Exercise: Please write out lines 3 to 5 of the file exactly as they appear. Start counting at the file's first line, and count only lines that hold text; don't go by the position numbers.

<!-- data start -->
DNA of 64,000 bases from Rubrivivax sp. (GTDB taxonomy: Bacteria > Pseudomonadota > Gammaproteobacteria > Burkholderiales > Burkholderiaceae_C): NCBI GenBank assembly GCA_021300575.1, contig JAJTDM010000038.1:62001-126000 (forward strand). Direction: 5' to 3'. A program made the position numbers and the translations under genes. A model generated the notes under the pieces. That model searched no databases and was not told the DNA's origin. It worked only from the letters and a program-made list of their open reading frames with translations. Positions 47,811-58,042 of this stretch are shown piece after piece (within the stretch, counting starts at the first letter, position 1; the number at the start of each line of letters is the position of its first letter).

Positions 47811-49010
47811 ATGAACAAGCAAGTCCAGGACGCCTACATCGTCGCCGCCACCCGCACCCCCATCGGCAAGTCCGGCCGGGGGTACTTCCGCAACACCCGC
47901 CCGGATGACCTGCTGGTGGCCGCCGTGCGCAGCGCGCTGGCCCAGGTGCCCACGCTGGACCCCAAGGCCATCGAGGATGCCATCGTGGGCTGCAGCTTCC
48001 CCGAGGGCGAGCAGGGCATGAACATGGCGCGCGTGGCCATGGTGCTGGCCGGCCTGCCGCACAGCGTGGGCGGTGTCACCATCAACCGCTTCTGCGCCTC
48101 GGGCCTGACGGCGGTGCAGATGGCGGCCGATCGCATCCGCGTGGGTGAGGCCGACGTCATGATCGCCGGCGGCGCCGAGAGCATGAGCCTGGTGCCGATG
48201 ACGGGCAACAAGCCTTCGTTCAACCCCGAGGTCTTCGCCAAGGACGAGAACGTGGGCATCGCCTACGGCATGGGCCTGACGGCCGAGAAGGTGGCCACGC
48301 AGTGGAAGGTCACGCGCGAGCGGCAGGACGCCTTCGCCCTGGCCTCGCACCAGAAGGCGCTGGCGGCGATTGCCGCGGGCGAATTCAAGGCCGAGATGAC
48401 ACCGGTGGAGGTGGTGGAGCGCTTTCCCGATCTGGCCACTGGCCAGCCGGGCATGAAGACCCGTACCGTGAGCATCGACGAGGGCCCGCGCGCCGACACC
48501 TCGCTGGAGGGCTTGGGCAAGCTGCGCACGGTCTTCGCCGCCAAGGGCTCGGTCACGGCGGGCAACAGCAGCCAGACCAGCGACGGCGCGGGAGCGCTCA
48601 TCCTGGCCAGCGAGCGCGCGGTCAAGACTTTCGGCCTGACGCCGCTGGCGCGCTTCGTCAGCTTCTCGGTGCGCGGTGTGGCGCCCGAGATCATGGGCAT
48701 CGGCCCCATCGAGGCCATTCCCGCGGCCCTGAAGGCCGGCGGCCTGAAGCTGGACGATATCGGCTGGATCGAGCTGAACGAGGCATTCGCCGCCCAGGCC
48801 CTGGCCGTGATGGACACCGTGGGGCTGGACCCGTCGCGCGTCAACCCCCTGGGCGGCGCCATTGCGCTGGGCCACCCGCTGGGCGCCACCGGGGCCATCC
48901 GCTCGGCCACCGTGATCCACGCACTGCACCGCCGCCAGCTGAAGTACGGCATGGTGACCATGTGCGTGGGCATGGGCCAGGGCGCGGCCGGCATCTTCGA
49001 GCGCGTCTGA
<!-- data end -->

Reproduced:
47811 ATGAACAAGCAAGTCCAGGACGCCTACATCGTCGCCGCCACCCGCACCCCCATCGGCAAGTCCGGCCGGGGGTACTTCCGCAACACCCGC
47901 CCGGATGACCTGCTGGTGGCCGCCGTGCGCAGCGCGCTGGCCCAGGTGCCCACGCTGGACCCCAAGGCCATCGAGGATGCCATCGTGGGCTGCAGCTTCC
48001 CCGAGGGCGAGCAGGGCATGAACATGGCGCGCGTGGCCATGGTGCTGGCCGGCCTGCCGCACAGCGTGGGCGGTGTCACCATCAACCGCTTCTGCGCCTC